To the best of our knowledge, nanosensors in oil palm plantations are mainly used for the detection of G. boninense, a pathogenic fungus that leads to basal stem rot (BSR) disease. As discussed earlier, BSR disease is the most severe threatening disease in oil palm plantation and cultivation. However, the research work in this field is limited but blooming. Early detection is crucial, as the symptoms of infection usually show only at the advanced stage of the disease, where there is no treatment for it [136]. Optical and electrochemical nanosensors were employed in the detection of G. boninense (Table 5). Akanbi et al. and Fowotade et al. employed electrochemical sensing of secondary metabolites secreted by oil palm seedlings infected by G. boninense. The sensing method was tested on 14 and 30 days of the healthy and infected root of oil palm germinated seedlings. The results were to discriminate between the healthy and infected root; thus, showing potential as disease screening in the field [136,137]. Other work had also been conducted by extracting the DNA of the infected seedlings. Hushiarian et al. reported that the detection could be performed using magnetic nanoparticles as immobilized DNA via amide linkages [138,139]. Meanwhile, Dutse et al. worked on ruthenium complexes as redox indicators and helped in the intercalation of DNA [140,141].
The Nanostring® nCounter has been adopted as a fast and easy screening of oil palm tolerance towards G. boninense. The tool detects the oil palm tolerant genes via genomic and transcriptomics exploration. Previously, the identification of G. boninense oil palm tolerance was conducted via nursery studies of artificially inoculated G. boninense to the oil palm seedling, which requires tedious work and also time-consuming. Othman et al. reported that the tool showed potential in differentiating potential susceptible palm from potential tolerant palm; thus, further assessment is required in order to develop biomarkers in the breeding of G. boninense oil palm tolerant [24].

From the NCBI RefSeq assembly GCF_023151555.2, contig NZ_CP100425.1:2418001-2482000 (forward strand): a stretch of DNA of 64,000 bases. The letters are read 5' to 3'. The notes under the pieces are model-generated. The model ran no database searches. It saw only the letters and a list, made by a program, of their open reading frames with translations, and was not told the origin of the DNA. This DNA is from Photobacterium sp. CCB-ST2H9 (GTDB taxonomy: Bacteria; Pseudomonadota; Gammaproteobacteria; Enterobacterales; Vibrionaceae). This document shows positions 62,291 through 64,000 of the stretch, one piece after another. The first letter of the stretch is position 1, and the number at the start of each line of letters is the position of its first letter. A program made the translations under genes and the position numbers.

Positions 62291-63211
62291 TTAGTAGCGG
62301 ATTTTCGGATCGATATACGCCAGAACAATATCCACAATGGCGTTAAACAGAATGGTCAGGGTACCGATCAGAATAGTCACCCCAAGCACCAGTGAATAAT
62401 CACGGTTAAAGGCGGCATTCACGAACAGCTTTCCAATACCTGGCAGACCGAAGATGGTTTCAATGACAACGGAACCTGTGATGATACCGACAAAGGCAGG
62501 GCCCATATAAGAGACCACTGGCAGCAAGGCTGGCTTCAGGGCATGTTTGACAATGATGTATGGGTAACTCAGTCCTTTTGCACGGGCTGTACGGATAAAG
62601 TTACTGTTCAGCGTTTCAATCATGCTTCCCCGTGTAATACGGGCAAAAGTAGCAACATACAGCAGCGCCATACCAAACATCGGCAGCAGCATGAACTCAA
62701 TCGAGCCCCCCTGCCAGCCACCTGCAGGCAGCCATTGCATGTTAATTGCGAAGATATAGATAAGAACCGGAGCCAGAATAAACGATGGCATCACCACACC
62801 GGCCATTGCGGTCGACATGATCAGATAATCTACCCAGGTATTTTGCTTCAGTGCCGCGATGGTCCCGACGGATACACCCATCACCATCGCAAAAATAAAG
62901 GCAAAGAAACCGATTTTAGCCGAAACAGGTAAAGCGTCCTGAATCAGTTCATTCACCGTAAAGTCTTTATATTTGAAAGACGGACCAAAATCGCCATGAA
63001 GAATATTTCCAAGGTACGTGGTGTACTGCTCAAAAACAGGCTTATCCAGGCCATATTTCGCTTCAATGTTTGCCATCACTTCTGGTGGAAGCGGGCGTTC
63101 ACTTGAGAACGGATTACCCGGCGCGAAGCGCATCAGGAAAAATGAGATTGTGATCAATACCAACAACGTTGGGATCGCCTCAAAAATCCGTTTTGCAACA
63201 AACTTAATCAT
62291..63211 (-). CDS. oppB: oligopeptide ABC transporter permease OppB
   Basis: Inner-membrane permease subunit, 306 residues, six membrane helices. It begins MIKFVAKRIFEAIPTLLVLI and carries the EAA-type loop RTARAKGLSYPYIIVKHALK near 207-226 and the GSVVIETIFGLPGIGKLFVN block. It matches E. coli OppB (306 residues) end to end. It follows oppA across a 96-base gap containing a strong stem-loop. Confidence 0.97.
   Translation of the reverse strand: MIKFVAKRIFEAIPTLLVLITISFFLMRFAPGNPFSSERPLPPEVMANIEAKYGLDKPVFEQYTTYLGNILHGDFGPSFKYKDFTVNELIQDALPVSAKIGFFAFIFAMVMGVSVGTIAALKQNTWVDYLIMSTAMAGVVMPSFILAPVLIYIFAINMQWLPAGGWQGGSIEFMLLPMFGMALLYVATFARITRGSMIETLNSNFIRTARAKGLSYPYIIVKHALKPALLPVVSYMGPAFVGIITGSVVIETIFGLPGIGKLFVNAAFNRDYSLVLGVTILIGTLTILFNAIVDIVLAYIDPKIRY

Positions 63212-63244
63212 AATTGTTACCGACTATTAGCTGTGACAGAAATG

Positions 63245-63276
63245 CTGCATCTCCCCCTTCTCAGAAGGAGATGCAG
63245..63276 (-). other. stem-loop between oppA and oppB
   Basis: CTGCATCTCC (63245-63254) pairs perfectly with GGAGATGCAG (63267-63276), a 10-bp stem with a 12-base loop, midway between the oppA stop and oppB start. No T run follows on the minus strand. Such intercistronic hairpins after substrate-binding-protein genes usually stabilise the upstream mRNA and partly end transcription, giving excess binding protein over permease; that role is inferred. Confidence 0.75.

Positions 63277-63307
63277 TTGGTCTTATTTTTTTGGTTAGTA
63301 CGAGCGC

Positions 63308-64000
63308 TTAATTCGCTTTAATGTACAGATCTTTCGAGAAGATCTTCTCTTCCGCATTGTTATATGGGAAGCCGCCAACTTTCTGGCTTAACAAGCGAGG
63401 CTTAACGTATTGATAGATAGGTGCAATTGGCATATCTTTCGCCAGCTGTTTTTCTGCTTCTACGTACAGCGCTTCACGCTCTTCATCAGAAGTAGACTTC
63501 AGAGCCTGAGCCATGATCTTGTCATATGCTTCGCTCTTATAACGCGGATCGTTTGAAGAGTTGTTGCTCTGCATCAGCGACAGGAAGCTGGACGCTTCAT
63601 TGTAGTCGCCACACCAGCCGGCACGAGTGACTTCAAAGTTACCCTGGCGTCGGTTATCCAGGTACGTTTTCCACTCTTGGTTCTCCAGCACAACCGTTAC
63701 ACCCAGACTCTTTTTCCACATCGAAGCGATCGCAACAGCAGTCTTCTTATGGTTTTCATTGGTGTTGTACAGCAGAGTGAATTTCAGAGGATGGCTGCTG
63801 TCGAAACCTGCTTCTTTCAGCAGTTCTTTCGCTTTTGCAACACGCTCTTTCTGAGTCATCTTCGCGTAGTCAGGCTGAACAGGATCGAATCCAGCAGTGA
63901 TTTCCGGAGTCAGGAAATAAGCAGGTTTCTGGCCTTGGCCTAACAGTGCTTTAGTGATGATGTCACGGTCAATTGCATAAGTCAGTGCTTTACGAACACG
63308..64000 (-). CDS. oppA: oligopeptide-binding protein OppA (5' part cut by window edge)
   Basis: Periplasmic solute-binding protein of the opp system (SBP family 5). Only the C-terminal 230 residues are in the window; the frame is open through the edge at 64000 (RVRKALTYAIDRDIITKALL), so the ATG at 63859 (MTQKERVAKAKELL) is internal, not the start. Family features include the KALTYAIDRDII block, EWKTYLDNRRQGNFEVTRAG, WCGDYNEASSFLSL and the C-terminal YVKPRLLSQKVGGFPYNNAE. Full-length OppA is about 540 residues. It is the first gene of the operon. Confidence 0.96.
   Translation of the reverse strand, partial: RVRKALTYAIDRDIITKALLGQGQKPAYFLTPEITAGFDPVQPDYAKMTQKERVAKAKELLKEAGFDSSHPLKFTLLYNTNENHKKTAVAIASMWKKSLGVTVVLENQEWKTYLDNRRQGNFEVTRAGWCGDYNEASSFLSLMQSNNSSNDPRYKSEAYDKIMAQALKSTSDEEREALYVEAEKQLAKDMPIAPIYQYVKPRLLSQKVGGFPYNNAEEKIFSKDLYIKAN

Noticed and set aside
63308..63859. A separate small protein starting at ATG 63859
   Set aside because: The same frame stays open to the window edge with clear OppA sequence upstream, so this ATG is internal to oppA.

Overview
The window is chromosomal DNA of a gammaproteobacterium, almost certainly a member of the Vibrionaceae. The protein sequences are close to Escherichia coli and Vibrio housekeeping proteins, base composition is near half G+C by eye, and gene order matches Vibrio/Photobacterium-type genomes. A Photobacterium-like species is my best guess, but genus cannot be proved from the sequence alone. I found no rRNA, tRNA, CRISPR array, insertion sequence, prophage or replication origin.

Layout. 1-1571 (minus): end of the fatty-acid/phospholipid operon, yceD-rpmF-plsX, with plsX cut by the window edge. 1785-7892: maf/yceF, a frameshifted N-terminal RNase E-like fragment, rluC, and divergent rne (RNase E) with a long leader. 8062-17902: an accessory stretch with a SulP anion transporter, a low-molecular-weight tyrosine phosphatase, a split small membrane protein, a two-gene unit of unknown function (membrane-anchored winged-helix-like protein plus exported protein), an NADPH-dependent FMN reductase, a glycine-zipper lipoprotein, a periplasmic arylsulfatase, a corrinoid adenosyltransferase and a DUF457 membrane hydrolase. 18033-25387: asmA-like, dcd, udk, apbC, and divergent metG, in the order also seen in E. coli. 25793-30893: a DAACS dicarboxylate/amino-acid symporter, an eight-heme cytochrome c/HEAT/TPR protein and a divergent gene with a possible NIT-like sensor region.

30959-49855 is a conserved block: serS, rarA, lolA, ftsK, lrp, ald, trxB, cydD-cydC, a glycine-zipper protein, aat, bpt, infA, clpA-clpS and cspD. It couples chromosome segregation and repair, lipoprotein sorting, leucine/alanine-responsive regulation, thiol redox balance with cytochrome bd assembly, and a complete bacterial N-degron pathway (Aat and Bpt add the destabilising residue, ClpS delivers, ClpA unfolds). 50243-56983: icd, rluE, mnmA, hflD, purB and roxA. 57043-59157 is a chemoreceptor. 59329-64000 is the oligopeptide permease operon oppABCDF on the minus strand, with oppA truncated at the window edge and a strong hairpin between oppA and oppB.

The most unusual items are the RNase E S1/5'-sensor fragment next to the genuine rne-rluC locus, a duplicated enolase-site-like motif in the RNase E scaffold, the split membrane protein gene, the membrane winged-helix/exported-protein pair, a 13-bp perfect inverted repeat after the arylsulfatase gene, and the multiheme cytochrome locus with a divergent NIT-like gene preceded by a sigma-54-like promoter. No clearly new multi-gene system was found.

4.4. Agronanochemicals in Oil Palm Cultivation

The incorporation of agronanochemicals in oil palm plantation and cultivation is mainly based on the management and control of BSR disease. Similar to nanosensors, the research work in this field has just commenced and is minimal. The disease assessments were evaluated by in vitro antifungal efficacy of agronanochemicals on G. boninense. However, no work on the in vivo evaluation using agronanochemicals in the management of BSR disease has been reported. A fungicide nanodelivery system employed by Mustafa et al. was made by intercalating fungicide in the zinc/aluminum layered-double hydroxide (Zn-Al-LDH) via the ion exchange method [142,143]. The fungicides used are hexaconazole and dazomet, which have been previously proven to be effective against G. boninense [39,144], and resulted in H-Zn-Al-LDH and D-Zn-Al-LDH, respectively. Controlled release properties of hexaconazole were achieved in H-Zn-Al-LDH, and the EC50 value obtained was 30.0 ± 2.9 ng/mL. On the other hand, phytotoxicity studies on H-Zn-Al-LDH and D-Zn-Al-LDH were conducted on oil palm seedlings, and the findings showed that both were able to lower the phytotoxic effect compared to their counterpart. Meanwhile, earlier work done by our group encapsulated the same fungicide (hexaconazole and/or dazomet) into chitosan nanoparticles in the formation of an effective fungicide nanodelivery system. The three formulated systems are chitosan-hexaconazole nanoparticles (CHEN) [145], chitosan-dazomet nanoparticles (CDEN) [146], and chitosan-hexaconazole-dazomet nanoparticles (CHDEN) [147]. The work established that the particle size in all the three systems can be tuned by varying the concentration of the crosslinking agent of sodium tripolyphosphate (TPP). Moreover, it has been established that smaller particle size results in a higher antifungal activity on G. boninense. A synergistic effect of dual loaded of fungicides in CHDEN as an antifungal agent also can be observed. The lowest EC50 value achieved for CHDEN is 3.5 ± 1.0 ng/mL, while the lowest EC50 value achieved for CHEN and CDEN are 4.6 ± 1.6 and 13.7 ± 1.8 ng/mL, respectively.